Danny Boyle’s ‘Steve Jobs’ emphasizes Jobs’ showmanship

Do you like meetings? Are you one of those people who would line up for one of those large product launch announcements? Are you a fan of Apple products? Danny Boyle’s “Steve Jobs” is all about the man behind the show, the man making the announcements with his personal life sometimes interfering with his ambitious presentations and his friendships often left in tatters. In Aaron Sorkin’s intelligent scripting, Jobs’ humanity is ultimately saved by his first child, Lisa, via intervention by his “work wife.”

There’s a lot of things left out in between, but let me admit that I’ve never owned any kind of a computer besides an Apple product. I’ve worked on a PC as part of my job, but I’ve alway bought my own personal computer from Apple. I am a fan, so perhaps I, too, have bought into the Steve Jobs’ vision of the world and been seduced by the sleek appearance of the products. I often say to myself, “Think different” (as opposed to “Think differently”) when faced with a problem. That is, in many respects, due to Steve Jobs and Apple.

Having seen Boyle’s “Steve Jobs,” along with the 2011  “Steve Jobs: One Last Thing” and “Steve Jobs: The Lost Interview” from 2012, I am not a Steve Jobs fan. I find “The Woz” or Steve Wozniak a more attractive personality. Boyle’s aim is not to make us like this irritating man, once characterized as a street bully by someone who knew him, but to understand and perhaps empathize with him.

To do so, we see Jobs (Michael Fassbender) doing what he did best: Selling Apple as a company and as a culture during three iconic  product launches: the 1984 Macintosh, the NeXT black cube, and the 1998 unveiling of the iMac. While the official website claims this is “an intimate portrait of the brilliant man at its epicenter,” this isn’t really about his personal life but more about his personal relationships with his co-workers including Apple, Inc., co-founder Steve Wozniak (Seth Rogen) along with his very public and often cruel relationship with his former girlfriend, Chrisanne Brennan (Katherine Waterston), and the daughter she had by him, Lisa Brennan (Makenzie Moss as Lisa at 5 and Perla Haney-Jardine as Lisa at 19). He blames Brennan for his lost chance at being Time Magazine’s Man of the Year, instead of seeing himself as unworthy.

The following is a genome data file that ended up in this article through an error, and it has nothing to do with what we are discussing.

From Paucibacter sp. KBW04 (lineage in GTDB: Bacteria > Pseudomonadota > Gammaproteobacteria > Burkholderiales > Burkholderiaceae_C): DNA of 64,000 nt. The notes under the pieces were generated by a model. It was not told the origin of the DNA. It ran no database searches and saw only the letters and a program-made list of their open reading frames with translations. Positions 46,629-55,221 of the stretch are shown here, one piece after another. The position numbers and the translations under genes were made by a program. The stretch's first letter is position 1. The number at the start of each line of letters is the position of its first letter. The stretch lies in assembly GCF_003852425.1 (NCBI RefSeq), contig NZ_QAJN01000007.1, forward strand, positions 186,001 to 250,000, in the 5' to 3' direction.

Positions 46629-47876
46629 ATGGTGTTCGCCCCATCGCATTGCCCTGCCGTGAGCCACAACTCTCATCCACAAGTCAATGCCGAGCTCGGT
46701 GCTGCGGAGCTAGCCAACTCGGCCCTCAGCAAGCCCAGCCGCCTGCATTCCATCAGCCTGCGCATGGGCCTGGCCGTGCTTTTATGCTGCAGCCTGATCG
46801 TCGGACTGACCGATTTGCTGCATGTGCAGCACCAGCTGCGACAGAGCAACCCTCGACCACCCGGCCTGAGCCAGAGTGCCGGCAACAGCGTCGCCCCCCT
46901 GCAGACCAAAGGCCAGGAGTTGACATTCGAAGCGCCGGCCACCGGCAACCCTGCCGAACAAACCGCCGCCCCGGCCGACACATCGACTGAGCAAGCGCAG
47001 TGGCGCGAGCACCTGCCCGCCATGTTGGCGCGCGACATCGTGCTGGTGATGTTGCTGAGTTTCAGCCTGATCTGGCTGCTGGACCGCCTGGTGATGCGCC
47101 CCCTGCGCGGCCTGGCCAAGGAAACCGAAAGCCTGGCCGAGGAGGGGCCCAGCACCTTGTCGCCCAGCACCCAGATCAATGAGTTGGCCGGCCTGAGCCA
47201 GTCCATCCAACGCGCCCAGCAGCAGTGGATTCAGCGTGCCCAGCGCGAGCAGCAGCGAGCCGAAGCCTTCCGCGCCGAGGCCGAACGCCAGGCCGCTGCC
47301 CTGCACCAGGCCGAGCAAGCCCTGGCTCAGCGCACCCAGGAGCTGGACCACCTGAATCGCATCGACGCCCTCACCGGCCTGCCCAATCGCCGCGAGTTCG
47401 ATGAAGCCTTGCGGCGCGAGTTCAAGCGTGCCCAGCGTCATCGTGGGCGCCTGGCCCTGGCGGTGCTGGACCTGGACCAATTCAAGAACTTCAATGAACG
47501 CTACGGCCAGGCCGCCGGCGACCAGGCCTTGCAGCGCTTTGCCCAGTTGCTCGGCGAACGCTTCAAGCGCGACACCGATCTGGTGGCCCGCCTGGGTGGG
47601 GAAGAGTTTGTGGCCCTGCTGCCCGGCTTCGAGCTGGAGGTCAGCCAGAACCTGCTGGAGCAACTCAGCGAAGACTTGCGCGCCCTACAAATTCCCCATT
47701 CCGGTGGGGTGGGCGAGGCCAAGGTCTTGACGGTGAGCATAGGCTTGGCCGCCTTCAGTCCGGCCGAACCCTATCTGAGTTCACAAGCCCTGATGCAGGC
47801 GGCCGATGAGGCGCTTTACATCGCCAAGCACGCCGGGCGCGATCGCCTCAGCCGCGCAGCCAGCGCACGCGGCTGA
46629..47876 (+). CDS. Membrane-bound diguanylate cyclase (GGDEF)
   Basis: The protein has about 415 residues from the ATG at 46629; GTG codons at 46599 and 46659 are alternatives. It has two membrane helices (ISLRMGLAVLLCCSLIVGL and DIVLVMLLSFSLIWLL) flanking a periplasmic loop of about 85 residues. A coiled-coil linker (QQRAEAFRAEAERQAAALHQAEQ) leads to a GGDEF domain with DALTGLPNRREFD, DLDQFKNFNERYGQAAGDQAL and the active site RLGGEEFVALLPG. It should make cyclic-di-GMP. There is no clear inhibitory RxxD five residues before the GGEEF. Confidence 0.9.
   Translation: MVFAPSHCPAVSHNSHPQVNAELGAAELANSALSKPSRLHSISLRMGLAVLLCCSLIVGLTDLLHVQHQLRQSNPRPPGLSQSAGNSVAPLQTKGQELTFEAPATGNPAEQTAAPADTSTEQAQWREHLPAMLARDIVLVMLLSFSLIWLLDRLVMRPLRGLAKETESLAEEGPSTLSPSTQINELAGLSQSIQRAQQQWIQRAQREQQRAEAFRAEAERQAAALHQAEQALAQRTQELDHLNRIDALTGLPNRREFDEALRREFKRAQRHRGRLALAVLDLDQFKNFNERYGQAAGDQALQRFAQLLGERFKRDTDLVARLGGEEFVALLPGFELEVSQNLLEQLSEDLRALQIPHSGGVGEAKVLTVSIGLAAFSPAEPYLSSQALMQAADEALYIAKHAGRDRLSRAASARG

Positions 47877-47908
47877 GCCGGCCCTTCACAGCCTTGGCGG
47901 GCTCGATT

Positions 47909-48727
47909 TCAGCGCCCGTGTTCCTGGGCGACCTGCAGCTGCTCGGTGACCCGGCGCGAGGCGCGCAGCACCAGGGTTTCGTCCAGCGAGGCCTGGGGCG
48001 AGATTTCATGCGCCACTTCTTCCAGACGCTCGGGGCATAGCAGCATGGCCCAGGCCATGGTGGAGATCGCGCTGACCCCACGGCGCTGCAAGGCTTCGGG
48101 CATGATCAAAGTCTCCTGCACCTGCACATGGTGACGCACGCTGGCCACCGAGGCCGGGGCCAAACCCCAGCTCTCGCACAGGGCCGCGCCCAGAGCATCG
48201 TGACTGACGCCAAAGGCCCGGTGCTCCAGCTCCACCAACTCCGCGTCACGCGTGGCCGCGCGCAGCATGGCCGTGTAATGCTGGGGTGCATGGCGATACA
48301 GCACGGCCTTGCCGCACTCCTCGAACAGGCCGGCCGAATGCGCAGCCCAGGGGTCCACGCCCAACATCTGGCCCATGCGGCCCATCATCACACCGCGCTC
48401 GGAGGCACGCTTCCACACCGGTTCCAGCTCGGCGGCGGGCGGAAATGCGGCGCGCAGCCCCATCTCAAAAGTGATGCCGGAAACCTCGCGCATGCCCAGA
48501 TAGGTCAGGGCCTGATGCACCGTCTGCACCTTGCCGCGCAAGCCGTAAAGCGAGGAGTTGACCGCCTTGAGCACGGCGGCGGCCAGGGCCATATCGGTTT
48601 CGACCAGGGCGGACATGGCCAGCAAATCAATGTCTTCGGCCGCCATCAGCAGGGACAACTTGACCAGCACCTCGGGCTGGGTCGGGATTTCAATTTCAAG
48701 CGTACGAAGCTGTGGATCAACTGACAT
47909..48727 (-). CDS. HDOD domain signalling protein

We see Jobs’ disregard for vital members of Apple, in particular the team behind the Apple II and how his work wife, Joanna Hoffman (Kate Winslet, almost unrecognizable) attempted to temper Jobs actions and harsh demands, particularly toward Andy Hertzfeld (Michael Stuhibarg), a member of the original Apple team. In the beginning, Jobs seeks solace from John Sculley (Jeff Daniels), the man who was CEO for Apple 1983 to 1993 and the question of family is brought up, but not so much about the father who raised Jobs as an adopted child.

Fassbender is intensely intelligent as Jobs and battles with everyone, most fiercely with Hoffman who is the voice of reason but also often left out in the cold from Jobs’ strategies. Winslet is strong, fast talking and strangely devoted as Hoffman. Oh, one wishes that relationship was explored more thoroughly.

There are a few things you might miss and misunderstand. Jobs did find his birth mother and make contact, but only after his adoptive mother had died and with his adoptive father’s permission. He never contacted his birth father, but he did visit his birth mother and learned about his younger sister, Mona, whom Brennan credited with repairing the relationship between Jobs and his first child, Lisa. After he left Apple, Brennan has said, Jobs apologized many times. Brennan did write a book, “The Bite in the Apple,” that was published in 2013 after Jobs’ death.

Brennan went on to become a painter, with murals in major hospitals. In this movie, however, she does not come off that well. Waterston’s Brennan is tremulous and needy, and there’s also a slightest suggestion of instability–more in what Fassbender’s Jobs says about her in the end of the movie.

Jobs married in 1991. So by the time, Lisa entered Harvard in 1996, Jobs was married and they had children (Reed in 1991, Erin in 1995. The last child, Eve, would be born in 1998. Jobs’ adoptive father, Paul, died in 1993. If Lisa was living with Jobs during her high school years, then she would have known Jobs’ wife, (née Laurene Powell) and her half-siblings.

Yet we don’t really expect movie like this to be documentaries. This is Steve Jobs with a dramatic license and while there’s an essential coldness and impersonal nature to this portrayal of Jobs as a showman, we see him in his work, doing what made him famous. In the documentary, “Steve Jobs: One Last Thing,” there’s talk about the phases of one’s work relationship with Jobs: seduction when he needs you, the cold shoulder when he doesn’t and the vicious scourging when he no longer had a use. Aaron Sorkin’s screenplay (based on Walter Isaacson’s book) takes us through all these phases by using the three  product launches while simplifying Jobs’ relationship with the important women in his life, in some cases by not even mentioning them.

“Steve Jobs” is worth seeing for the performances of Fassbender and Winslet and for Sorkin’s scripting and Boyle’s vision. Winslet’s Hoffman is a fierce, intelligent character, an equal to Fassbender’s Jobs and how often does that happen in a Hollywood movie?

Is this movie worthy of Jobs? The Woz approved of the rough cut version he saw, telling Pete Hammond of Deadline.com, “I felt like I was actually watching him.” So despite the historical inaccuracies and deletion of some real people, Fassbender, Sorkin and Boyle have gotten to the emotional truth of a complicated man. Meetings of the minds can make a fascinating movie and makes you think they are more interesting back stage than on stage.

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